During more than two decades at Yale, English professor Linda Peterson has taught graduate seminars, chaired the English Department and advised University officials on issues such as library renovations and library heads. But among colleagues, she is still best known for her commitment to undergraduate education.

Peterson has taught at the University since 1977, specializing in Victorian poetry and prose and natural history writing. She was a long-time director of undergraduate studies in English and served as department chairwoman in the late 1990s. Peterson currently co-chairs the Bass Writing Program.

Although she is a senior faculty member, Peterson has continued to teach some of the University’s most well-known undergraduate English courses, such as Daily Themes and English 120. She is married to English professor Fred Strebeigh, who also teaches at the School of Forestry and Environmental Studies.

“We would like more senior faculty to teach courses that allow for close contact with students,” English Department Chairwoman Ruth Bernard Yeazell said. “[Peterson] is very committed to that.”

Peterson contributed to the Committee on Yale College Education’s undergraduate curricular review released last spring. She chaired a group that advised the committee on undergraduate writing programs, recommending that Yale continue to offer undergraduates many of the writing courses she has taught throughout her years at Yale.

In addition to her various academic commitments, Peterson has taken on leadership roles throughout the University. In the past, she chaired committees to elect the heads of the Yale Center for British Art and the Beinecke Rare Book and Manuscript Library.

Peterson declined to comment on her potential candidacy.

Yeazell said she thinks Peterson’s unique blend of administrative leadership and dedication to undergraduate education makes her a strong candidate for the office of Yale College dean.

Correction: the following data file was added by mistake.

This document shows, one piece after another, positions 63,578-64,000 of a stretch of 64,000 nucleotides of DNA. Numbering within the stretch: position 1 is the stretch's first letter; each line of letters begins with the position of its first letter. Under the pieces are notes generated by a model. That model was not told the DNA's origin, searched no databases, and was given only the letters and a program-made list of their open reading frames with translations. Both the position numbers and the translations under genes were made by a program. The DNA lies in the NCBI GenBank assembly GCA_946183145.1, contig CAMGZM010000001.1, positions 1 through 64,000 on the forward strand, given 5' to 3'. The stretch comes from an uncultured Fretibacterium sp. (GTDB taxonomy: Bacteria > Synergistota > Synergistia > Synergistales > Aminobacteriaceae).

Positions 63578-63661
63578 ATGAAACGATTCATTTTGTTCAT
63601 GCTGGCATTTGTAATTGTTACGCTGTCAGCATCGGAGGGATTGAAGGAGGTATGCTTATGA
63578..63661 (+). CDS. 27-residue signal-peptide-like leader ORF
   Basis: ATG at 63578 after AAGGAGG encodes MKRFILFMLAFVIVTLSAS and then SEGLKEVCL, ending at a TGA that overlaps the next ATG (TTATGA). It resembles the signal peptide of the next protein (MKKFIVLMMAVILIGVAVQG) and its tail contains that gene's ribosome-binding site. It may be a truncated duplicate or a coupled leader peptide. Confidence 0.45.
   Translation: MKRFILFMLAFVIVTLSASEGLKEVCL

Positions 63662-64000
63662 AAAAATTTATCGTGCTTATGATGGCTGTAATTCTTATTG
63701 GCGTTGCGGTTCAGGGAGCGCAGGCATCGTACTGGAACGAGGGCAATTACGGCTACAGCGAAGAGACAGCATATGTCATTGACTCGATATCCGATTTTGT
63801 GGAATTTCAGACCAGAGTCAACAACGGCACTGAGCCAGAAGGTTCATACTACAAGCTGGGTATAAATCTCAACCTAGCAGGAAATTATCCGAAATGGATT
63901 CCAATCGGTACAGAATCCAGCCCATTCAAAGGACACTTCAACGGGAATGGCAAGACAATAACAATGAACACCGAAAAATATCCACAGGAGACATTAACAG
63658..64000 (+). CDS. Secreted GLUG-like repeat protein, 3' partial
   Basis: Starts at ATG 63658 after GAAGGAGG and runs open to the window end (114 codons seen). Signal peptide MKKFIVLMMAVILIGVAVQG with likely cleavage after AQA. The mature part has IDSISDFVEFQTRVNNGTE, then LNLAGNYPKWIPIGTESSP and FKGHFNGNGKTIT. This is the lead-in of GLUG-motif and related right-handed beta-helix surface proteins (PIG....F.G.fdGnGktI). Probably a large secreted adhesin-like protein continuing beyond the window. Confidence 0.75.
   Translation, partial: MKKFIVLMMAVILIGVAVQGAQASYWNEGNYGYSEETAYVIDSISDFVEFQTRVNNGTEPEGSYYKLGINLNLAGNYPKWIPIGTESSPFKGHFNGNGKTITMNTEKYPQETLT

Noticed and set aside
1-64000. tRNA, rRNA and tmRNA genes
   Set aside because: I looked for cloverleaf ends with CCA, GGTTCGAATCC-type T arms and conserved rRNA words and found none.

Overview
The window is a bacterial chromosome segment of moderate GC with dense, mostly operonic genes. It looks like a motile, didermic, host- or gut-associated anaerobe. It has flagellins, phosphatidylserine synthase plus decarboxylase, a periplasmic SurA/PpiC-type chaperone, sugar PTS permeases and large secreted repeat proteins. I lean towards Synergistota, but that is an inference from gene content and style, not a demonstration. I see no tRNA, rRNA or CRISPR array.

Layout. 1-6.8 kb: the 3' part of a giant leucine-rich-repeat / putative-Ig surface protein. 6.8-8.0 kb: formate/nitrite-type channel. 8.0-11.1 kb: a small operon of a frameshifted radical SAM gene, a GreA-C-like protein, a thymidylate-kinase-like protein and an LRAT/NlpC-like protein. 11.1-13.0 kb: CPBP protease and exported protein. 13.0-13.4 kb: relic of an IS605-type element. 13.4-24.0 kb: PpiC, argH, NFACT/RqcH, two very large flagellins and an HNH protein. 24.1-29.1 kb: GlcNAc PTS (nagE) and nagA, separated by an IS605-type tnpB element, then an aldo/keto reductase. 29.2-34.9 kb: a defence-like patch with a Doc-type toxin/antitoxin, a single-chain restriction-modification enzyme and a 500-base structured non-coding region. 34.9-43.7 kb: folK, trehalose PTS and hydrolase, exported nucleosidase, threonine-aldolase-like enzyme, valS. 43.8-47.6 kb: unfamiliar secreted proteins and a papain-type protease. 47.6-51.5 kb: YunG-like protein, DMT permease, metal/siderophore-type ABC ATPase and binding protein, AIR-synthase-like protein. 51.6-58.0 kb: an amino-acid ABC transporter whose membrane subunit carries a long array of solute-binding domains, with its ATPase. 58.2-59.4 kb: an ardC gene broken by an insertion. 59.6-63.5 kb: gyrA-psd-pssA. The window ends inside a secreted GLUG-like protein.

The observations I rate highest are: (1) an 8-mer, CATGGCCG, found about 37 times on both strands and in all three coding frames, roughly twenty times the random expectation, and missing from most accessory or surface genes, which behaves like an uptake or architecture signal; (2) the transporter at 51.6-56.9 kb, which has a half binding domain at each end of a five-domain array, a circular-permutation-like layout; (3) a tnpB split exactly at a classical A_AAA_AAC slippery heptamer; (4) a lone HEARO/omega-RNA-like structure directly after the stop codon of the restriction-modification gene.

“I would say [the administration] knows the same things about [Peterson] that we on the English faculty know of her,” Yeazell said.

English professor Matthew Giancarlo said he thinks Peterson not only has the directorial experience and competence to serve Yale College dean, but also the ability to work effectively with others.

“She has a great knowledge of the faculty and student body,” Giancarlo said. “I think she would bring a high level of professionalism, personality and knowledge of the bureaucratic structure [to the office of dean]. She’s a very pleasant person to work with.”

Other faculty members in the English Department said Peterson’s friendly disposition has been a great asset to her success at the University. English professor Traugott Lawler — who has known Peterson for about 20 years — described her as “unusually thoughtful” and a “good friend” to many faculty members.

“I think she’s very efficient and, at the same time, extremely warm and personable,” Lawler said.

Peterson is general editor of the “Norton Reader,” a collection of classic and contemporary essays.

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